At that time it was proposed that the adventure should be text-based, and several suggestions were made for a series of related program modules which could be used in an interactive fashion by resorting to disk-overlay techniques. In these, the characteristics of the party of heroes would be maintained in an array which would be transferred intact from one program module to the next as the action unfolded, thus enabling constant record to be kept of hitpoints, value of goods on hand, weight penalties, spells used to date and so forth. Clearly there would be other variables in the adventure which would have to carry forward from one program module to the next - some examples would be:

  • the time of day or night
  • record of the location of the party on the map, which must be maintained whilst the party may have stepped out of the map program into (say) the melee program or the stock-taking program
  • record of the rumours known to each of the party
The form which such a set of interactive text-based program modules might take is suggested in figure 1.


Figure 1 - simplified inter-relation of program modules (variables in italics)

Generation of party of players, with attributes, classes, bonuses
and initial gold

a$(a, 10, 10)
A holding array of basic variables containing full details on a
party of "a" characters, where a is a number between 1 and 10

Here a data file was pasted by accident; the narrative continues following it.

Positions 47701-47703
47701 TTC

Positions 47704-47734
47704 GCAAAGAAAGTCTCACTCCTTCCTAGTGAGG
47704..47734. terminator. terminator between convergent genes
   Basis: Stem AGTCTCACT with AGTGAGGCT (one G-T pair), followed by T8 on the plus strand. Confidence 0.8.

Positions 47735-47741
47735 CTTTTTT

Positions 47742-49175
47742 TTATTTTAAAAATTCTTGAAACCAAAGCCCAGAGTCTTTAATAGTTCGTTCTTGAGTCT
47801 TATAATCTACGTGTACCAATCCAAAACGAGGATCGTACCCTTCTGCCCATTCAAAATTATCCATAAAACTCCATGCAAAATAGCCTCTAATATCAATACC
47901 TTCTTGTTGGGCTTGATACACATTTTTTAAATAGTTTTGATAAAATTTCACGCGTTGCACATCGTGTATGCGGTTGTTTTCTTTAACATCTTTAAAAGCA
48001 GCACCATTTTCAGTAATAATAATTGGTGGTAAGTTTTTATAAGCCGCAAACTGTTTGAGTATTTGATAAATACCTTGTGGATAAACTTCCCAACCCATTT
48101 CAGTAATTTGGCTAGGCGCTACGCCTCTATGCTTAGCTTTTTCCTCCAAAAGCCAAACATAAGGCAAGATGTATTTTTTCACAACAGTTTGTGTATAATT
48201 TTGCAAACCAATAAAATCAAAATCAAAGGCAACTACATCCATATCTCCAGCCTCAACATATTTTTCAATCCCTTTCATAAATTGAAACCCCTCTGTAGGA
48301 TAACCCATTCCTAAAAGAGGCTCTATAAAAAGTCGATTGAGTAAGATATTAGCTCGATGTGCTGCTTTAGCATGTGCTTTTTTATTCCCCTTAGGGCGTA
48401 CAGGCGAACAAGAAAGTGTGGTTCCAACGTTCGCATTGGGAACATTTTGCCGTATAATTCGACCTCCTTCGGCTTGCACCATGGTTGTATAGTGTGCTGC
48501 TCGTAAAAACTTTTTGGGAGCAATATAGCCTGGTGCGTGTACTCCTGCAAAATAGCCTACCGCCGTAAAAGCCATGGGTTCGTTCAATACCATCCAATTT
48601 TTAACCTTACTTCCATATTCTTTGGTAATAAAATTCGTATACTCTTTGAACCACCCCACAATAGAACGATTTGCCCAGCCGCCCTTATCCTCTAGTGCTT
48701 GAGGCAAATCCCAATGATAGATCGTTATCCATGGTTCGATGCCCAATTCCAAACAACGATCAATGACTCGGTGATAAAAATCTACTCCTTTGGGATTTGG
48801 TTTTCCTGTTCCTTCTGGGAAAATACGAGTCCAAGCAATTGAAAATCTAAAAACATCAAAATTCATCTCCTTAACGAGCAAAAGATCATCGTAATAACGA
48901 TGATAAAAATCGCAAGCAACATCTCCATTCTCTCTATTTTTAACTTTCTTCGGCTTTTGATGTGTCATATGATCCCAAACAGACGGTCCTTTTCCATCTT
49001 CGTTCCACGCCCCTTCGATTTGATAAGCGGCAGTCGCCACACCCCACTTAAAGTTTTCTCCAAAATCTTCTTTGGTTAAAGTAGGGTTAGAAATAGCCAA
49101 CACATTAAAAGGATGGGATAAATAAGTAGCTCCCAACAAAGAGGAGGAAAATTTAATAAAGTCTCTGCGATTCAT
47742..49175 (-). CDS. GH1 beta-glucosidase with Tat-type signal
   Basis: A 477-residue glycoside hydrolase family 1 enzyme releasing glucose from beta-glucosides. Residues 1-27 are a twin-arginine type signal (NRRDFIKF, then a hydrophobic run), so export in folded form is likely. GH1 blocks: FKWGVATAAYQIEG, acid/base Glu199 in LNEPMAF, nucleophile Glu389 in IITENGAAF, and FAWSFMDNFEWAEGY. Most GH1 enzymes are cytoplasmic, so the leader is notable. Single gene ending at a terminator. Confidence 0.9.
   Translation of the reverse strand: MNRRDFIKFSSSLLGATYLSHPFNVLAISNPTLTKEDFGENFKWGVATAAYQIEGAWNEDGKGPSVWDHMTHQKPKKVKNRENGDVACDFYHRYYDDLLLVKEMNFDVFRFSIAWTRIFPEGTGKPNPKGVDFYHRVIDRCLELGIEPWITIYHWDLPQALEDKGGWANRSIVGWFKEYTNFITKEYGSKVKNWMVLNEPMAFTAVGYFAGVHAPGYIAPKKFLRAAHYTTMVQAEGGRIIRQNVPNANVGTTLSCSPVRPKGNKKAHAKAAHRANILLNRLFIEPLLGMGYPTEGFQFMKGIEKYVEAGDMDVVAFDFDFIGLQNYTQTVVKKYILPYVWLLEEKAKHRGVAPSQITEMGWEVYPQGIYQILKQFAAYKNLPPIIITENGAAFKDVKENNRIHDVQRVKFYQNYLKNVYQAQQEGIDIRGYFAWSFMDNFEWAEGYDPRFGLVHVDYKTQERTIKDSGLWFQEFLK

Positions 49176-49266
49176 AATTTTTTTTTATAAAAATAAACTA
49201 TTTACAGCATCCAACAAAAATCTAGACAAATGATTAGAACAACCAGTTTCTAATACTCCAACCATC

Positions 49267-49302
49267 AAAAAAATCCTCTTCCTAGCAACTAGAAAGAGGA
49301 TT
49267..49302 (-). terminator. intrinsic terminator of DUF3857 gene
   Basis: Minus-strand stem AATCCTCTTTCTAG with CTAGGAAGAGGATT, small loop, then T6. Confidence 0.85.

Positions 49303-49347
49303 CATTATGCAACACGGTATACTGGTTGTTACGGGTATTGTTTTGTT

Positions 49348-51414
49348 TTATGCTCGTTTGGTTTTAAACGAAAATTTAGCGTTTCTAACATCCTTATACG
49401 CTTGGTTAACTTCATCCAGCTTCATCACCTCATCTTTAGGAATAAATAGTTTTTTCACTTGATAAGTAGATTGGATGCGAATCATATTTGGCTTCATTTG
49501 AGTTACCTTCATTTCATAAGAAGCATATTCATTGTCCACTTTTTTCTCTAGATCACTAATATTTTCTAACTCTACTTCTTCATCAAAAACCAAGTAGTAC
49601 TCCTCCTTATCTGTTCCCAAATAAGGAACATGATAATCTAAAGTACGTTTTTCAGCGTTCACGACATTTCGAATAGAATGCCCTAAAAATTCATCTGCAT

f$(a, 4, 4)
A holding array of the gold held by each member (plus three
initially empty columns which will hold the food, water and
weight penalty of each player)
Initial arming, picking up rumours and clues to initiate a quest
hour, min, day, am, pm, hr
All associated with the timeclock which is introduced at this stage
Number of hours since party last fed
Number of hours since party last slept
Travel across country to the destination of the quest
x, y, p$
Co-ordinates and four-word description of the party's current location
A one-byte three-digit array holding permissive flags, appropriate to the party's current location or type of terrain, availability of food-drink, and any directions in which travel is not possible
The party's current means of transport
wnew, wold
Variables monitoring state of weather
Quest at the destination using an expanded map (plus riddles, dangers, problem solving and aptilude tests)
Travel across country to a new destination OR return to base camp

The relation between each of the modules is shown in brief, although it will immediately be clear that a considerable amount of interaction will occur between some of the specific modules. For instance, the melee module is one which is certainly long and complicated enough to be a module in its own right, but nevertheless it will be referred to quite frequently in traversing the map module, for instance.